Kent got its first Abbeyfield home in 1967, when Rev Tom Rogers set up a home in Gillingham called Kingswood House. He noticed that older people in the area were lonely and in desperate need of care. Trevor Cox, a volunteer with a strong commercial background, brought financial stability to the organization then known as Abbeyfield Gillingham. Cox’s leadership proved inspirational in the construction of Rogers House in Gillingham, the first residential care home in Kent to provide 24-hour care and compassion.
The Society, then known as Abbeyfield Gillingham, developed a strong purpose in the Medway Towns. By 1999, the movement had expanded to include five properties in Rochester, Gillingham and Maidstone and changed name to the Abbeyfield Medway Valley Society. Robert Barnes, a Medway Valley Trustee and now Chairman of The Abbeyfield Kent Society, recalls: “Pooling finances and resources was essential if we were to meet the challenge of providing social care for the elderly. We were subject to an increasing amount of government regulation and facing a rise in the number of dementia cases among our residents. We needed a dedicated home for dementia sufferers but because of the mid-90s housing boom, every site was snapped up by builders”.
The solution came that same year when Kent County Council decided to sell their local authority run care homes, approaching the Abbeyfield Medway Valley Society as a buyer. The Trustees decided to buy nine of the homes, taking on houses which needed major investment. It was a remarkable leap for the organisation. The acquisition was finalised in 2000, thanks to a loan from the National Westminster Bank.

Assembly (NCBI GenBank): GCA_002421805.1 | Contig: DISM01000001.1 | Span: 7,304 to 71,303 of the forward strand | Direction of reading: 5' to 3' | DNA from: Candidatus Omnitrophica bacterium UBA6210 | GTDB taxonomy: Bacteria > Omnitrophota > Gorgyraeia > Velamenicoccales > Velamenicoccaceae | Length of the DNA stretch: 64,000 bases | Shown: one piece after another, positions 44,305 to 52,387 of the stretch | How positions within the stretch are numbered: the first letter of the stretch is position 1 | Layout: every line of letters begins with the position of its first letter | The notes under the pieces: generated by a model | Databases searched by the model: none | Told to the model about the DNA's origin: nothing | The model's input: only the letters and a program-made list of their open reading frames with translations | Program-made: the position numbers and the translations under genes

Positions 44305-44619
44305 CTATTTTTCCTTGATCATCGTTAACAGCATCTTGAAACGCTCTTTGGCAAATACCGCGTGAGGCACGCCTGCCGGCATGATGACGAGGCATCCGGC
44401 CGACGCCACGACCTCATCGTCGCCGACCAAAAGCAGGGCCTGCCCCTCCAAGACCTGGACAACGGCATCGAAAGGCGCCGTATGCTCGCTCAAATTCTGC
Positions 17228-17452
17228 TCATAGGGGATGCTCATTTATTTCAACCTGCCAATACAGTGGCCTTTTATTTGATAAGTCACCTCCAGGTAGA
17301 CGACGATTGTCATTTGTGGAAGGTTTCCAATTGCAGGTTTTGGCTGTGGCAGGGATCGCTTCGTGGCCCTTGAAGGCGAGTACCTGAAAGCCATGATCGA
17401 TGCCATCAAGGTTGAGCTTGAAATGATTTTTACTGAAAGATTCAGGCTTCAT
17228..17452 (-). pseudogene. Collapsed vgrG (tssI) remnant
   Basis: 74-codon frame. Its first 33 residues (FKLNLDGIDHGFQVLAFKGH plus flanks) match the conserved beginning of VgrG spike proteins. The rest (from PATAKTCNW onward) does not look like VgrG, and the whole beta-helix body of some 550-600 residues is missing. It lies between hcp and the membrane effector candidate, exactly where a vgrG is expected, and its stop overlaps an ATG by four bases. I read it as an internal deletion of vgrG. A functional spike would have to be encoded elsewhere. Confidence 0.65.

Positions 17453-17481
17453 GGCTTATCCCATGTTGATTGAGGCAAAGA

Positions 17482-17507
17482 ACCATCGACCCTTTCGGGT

Expanding the Society
Soon after, other homes from throughout Kent were applying to join. Properties from Maidstone, Paddock Wood, Whitstable and Sevenoaks were incorporated into the Abbeyfield Medway Valley Society. In October 2005, trustees decided The Medway Valley Society needed to be renamed to reflect the new nature of the organisation. The Abbeyfield Kent Society was born. As part of the process, new headquarters were set up alongside the River Medway in Cuxton. Although its name had changed, its passion and ambition had remained, and The Abbeyfield Kent Society continued to expand with the opening of Watling Court, its first extra care scheme, in Gravesend in 2011. Presently, The Abbeyfield Kent Society is one of the largest independent societies in Britain with nine residential care homes, six sheltered housing units and one extra-care scheme.
The Society remains firmly founded on Christian principles of caring, compassion and companionship. Alan Ford, a former secretary to some of Britain’s biggest companies and volunteer administrator at an Abbeyfield Kent home in Whitstable said: “We have been motivated by a care model which is predicated on small homes. Our residents feel valued, comfortable and pay less than would be charged by a commercial, profit-minded organisation. Our staff is excellent and supported by a great team of volunteers.”
Our Mission Statement
The Abbeyfield Kent Society is passionate about providing affordable caring solutions for older people through a range of high quality services, based on our Christian values and ethos. Our strength lies in catering for the needs, wants and aspirations of older people in a friendly, family environment, regardless of the faith or the absence of it.